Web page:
Lactose is the main sugar in milk. It is naturally found in most dairy products, but in very different amounts depending on whether or not they have undergone lactic fermentation: powdered milk (38 g per 100 g) is the dairy product with the highest lactose content, well ahead of skim or whole milk (5%) and frozen breast milk (3 to 8%). Cheeses, which contain between 0.1g and 2g, lag significantly behind.
To be digested, lactose must be broken down into two other sugars, glucose and galactose; it is lactase, an intestinal enzyme, that provides this breakdown. Lactase is produced by cells in the inner lining of the small intestine. After being broken down, these simple sugars are absorbed into the blood through the intestinal wall. When lactase is deficient, lactose cannot be digested and absorbed. The increased concentration of lactose causes fluid to enter the small intestine, causing diarrhea. The lactose then enters the large intestine, where it is fermented by bacteria to form gas, which causes flatulence, bloating, and abdominal cramps.
Symptoms of lactose intolerance
Symptoms of lactose intolerance in children include diarrhea and limited weight gain, while symptoms in adults include abdominal bloating and cramps, diarrhea, flatulence and nausea.
The difference between cow’s milk allergy and lactose intolerance
Type III allergies (aka intolerance) should not be mistaken for classic food allergies (type I).
In type I allergies, the immune system produces IgE antibodies. These antibodies lead to an immediate allergic reaction(a reaction can occur within seconds or minutes).
In type III allergies, the immune system produces IgG antibodies against food proteins. In this case, the body’s reaction is delayed (up to a few days after eating), but these antibodies can cause a chronic inflammatory reaction.
Cow’s milk allergy is different from lactose intolerance.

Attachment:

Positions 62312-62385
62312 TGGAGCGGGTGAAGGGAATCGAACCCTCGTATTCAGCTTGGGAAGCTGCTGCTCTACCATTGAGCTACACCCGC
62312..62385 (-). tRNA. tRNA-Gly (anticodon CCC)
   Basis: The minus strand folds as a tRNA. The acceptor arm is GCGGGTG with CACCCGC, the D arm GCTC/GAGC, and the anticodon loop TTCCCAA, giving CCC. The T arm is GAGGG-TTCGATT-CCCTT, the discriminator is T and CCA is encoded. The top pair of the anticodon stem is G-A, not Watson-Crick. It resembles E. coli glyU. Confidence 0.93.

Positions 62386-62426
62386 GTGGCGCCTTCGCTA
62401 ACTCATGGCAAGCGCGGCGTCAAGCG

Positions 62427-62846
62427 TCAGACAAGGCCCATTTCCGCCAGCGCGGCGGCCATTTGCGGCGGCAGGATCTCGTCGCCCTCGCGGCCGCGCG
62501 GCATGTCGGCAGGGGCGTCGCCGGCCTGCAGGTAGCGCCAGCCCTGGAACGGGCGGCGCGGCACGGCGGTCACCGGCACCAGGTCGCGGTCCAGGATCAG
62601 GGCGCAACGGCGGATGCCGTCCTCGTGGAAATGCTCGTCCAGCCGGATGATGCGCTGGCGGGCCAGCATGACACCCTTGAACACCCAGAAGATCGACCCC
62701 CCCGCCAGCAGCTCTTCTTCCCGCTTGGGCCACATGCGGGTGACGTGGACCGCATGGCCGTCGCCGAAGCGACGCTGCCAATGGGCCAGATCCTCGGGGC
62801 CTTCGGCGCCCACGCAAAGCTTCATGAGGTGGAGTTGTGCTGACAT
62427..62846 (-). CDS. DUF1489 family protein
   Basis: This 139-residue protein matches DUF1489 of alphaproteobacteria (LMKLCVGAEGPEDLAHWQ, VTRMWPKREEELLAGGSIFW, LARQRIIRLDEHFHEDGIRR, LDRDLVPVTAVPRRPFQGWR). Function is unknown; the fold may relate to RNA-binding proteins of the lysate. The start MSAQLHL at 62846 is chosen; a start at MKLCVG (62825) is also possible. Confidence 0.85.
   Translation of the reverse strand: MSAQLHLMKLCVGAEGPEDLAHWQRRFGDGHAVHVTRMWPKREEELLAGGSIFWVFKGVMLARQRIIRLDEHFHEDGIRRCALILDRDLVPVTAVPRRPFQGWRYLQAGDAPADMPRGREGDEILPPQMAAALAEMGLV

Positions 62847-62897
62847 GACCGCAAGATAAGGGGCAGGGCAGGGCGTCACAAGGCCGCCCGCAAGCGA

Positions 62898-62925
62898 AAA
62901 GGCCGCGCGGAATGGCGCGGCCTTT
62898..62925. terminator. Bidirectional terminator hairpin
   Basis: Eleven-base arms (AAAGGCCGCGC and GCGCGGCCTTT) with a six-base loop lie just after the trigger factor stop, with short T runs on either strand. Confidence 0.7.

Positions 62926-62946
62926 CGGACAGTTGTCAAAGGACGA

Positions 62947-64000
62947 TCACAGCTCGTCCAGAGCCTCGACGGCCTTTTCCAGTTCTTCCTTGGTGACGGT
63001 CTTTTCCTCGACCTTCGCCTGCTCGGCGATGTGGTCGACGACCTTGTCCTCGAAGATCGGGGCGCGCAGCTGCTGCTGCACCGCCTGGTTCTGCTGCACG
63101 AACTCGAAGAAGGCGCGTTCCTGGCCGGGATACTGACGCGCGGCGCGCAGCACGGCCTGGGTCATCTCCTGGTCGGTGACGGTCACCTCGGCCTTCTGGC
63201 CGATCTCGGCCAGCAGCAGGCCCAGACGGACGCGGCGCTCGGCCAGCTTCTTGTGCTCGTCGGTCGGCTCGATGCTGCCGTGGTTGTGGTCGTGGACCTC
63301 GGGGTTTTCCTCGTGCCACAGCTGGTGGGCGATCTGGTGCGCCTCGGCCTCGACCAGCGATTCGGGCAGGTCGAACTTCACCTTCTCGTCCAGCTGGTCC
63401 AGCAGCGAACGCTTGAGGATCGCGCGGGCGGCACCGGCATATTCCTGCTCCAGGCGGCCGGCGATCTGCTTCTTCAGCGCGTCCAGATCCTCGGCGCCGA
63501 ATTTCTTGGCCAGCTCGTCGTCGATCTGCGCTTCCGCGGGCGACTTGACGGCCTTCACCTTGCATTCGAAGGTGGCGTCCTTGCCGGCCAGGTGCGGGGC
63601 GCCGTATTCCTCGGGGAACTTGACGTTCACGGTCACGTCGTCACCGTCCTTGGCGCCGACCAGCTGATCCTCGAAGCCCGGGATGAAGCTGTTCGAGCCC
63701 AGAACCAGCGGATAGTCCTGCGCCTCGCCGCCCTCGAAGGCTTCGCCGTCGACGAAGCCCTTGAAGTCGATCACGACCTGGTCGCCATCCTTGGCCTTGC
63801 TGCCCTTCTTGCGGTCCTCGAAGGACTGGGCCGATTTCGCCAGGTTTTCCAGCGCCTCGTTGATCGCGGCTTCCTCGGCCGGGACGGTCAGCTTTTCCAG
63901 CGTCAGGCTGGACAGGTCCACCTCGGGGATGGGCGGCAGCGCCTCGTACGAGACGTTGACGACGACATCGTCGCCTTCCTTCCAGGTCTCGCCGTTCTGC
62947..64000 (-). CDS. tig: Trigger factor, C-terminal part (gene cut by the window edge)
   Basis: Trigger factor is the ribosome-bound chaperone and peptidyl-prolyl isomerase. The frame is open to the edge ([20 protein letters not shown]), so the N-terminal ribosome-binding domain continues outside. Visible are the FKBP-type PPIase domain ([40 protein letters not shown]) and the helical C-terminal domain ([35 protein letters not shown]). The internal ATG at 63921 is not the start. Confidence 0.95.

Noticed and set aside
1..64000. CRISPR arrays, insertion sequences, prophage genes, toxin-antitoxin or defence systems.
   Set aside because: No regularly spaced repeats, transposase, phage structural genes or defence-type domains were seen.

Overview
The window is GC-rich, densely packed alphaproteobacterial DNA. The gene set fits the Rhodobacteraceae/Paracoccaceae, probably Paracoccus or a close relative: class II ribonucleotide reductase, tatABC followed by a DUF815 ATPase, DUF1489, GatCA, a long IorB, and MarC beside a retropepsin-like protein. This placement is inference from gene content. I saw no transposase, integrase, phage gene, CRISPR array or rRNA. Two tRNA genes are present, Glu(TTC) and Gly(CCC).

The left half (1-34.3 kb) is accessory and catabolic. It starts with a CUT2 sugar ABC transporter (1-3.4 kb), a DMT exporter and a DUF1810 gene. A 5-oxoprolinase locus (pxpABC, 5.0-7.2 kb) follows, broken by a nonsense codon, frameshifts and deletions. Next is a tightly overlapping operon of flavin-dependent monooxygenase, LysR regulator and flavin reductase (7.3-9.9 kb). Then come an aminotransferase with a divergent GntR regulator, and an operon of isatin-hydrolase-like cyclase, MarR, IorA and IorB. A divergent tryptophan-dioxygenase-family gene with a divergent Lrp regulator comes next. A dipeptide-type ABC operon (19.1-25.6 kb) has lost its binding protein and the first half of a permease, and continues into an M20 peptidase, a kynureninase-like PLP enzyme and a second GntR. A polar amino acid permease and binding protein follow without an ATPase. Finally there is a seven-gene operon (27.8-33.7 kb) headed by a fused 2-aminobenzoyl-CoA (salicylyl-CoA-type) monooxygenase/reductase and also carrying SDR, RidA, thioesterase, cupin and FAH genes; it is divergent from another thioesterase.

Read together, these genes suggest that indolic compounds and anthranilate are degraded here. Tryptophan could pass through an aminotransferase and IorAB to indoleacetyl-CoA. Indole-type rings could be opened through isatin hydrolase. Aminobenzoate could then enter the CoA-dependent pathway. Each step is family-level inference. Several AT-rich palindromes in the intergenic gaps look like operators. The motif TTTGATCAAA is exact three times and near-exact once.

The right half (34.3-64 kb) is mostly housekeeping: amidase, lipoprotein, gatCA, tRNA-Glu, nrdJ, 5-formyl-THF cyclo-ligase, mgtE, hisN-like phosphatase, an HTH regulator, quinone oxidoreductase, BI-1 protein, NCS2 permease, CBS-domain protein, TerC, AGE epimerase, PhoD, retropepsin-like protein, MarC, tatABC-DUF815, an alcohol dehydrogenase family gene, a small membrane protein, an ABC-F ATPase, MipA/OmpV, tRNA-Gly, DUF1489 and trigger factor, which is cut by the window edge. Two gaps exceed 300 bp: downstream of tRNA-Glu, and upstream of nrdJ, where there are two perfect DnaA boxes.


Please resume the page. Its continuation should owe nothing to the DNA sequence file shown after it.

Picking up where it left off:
Unlike lactose intolerance, people with cow’s milk allergy can digest milk normally, but the proteins it contains cause a rapid immune system reaction. Cow’s milk allergy usually affects children. In children, symptoms appear after consuming milk or dairy products. However, these symptoms, such as itching, skin rashes, and/or wheezing, are usually similar to other allergic reactions. Children sometimes have digestive symptoms (vomiting, abdominal pain, and, rarely, diarrhea).
Cow’s milk allergy is rare in adults and may also cause vomiting and esophageal reflux symptoms.
Unlike cow’s milk protein allergy, with which it is often confused, lactose intolerance is not life-threatening. However, it does cause serious digestive problems, sometimes very painful, without affecting other body systems (respiratory system or skin).
The severity of lactose intolerance varies greatly from person to person, but most people with lactose intolerance are still able to digest about 10-12 grams of lactose, or a glass of milk.
It is worth noting that symptoms arising from lactose intolerance are usually mild, unlike celiac disease, intestinal infections and extreme forms of type I allergies (in particular anaphylactic shock, Quincke’s edema).
Europeans are less likely to suffer from lactose intolerance than Asians. Lactose intolerance is rare in infants and usually occurs after weaning, in parallel with the introduction of complementary foods.